G2A Deficiency Suppresses Atherosclerotic Lesion Progression at the Aortic Sinus in LDLR−/− Mice
To exclude the possibility that any impact of G2A deficiency on atherosclerosis may be the result of pre-existing abnormalities in the generation or differentiation of major blood cell lineages, we performed flow cytometric analyses of peripheral blood and lymphoid organs from G2A+/+LDLR−/− and G2A−/−LDLR−/− mice. No significant differences in the numbers or activation of monocytes (CD11b+), macrophages (F4/80+MHCII−, F4/80+MHCII+), dendritic cells (CD11c+MHCII−, CD11c+MHCII+, CD11c+B7.2−, CD11c+B7.2+), T lymphoid cells (CD4+, CD8+, CD4+CD8+, CD4+CD44highCD62Llow, CD4+CD25+, CD4+CD69+), and B lymphoid cells (B220+CD43+IgM−, B220+CD43−IgM+) were detected in the bone marrow, thymus, peripheral blood, spleen, or lymph nodes of 8-week-old G2A+/+LDLR−/− and G2A−/−LDLR−/− mice (data not shown).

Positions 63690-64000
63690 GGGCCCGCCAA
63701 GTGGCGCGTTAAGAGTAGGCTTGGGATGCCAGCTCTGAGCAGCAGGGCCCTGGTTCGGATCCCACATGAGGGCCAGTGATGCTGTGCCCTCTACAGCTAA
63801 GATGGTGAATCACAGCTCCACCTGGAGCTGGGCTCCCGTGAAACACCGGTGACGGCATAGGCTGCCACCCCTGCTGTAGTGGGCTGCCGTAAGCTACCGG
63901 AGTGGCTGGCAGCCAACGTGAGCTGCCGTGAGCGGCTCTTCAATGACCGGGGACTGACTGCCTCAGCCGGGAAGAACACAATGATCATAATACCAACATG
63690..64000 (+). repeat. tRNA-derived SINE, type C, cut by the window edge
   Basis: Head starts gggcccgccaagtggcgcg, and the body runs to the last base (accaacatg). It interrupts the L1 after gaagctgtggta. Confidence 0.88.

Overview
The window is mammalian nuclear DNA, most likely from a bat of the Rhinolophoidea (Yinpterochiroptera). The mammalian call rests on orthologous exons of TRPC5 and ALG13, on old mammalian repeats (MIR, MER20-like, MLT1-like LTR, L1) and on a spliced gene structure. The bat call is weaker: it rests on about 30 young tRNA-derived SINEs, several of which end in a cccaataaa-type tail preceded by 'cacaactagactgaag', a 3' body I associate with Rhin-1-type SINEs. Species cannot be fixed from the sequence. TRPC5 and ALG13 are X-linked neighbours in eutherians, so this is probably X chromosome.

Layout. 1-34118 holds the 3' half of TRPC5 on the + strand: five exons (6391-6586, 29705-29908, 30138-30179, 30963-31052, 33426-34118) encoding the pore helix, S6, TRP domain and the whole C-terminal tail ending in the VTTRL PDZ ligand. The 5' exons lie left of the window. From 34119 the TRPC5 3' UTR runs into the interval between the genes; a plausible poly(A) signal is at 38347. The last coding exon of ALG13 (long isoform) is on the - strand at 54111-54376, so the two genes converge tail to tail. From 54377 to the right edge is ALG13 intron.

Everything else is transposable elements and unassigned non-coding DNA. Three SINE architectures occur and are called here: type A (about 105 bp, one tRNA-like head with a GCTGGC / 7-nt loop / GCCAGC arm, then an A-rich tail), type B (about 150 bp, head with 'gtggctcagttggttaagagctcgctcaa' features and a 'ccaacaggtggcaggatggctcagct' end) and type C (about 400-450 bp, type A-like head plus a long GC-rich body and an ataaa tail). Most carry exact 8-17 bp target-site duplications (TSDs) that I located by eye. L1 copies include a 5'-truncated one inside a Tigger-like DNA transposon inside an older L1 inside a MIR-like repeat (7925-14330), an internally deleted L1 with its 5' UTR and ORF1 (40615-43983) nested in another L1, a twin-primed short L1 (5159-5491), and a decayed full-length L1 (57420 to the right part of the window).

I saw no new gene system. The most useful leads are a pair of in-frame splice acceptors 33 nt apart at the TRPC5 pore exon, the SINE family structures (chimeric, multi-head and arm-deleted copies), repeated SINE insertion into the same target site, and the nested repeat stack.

We previously reported that the size of early atherosclerotic lesions at the aortic sinus of LDLR−/− mice induced by 12 weeks of Western diet feeding (0.2% cholesterol wt/wt, 21.2% fat wt/wt) is unaffected by G2A deficiency.12 However, small increases in macrophage numbers associated with a mildly reduced frequency of apoptotic macrophages were detected in early aortic sinus lesions of G2A−/−LDLR−/− mice compared with their G2A+/+LDLR−/− counterparts.12 These subtle effects suggested that pro-apoptotic action of G2A in lesional macrophages predominates at early stages of atherogenesis at the aortic sinus, obscuring G2A-mediated chemotactic effects on monocyte recruitment. We reasoned that the continued penetrance of this effect of G2A deficiency at the aortic sinus may accelerate lesion progression by attenuating macrophage death and thus promoting macrophage accumulation. To address this issue, we examined advanced aortic sinus lesions in G2A+/+LDLR−/− and G2A−/−LDLR−/− mice fed a high-cholesterol diet (1.25% cholesterol wt/wt, 16% fat wt/wt) for 20 weeks. LPC species capable of stimulating G2A-dependent chemotaxis and apoptosis5,10,11,13 were generated in these high-cholesterol diet-fed LDLR−/− mice (supplemental Figure I, please see http://atvb.ahajournals.org). No significant differences in weight gain were observed between G2A+/+LDLR−/− and G2A−/−LDLR−/− mice (average % weight gain: ♂G2A+/+LDLR−/− 48.3%±11.7, ♂G2A−/−LDLR−/− 47.9% ±16.8, ♀G2A+/+LDLR−/− 45.1%±18.8, ♀G2A−/−LDLR−/− 45% ±15.3). Finally, identical flow cytometric analyses to those performed on 8-week-old mice revealed no abnormalities in leukocyte numbers or activation in G2A−/−LDLR−/− mice after 20 weeks of high-cholesterol diet feeding (data not shown).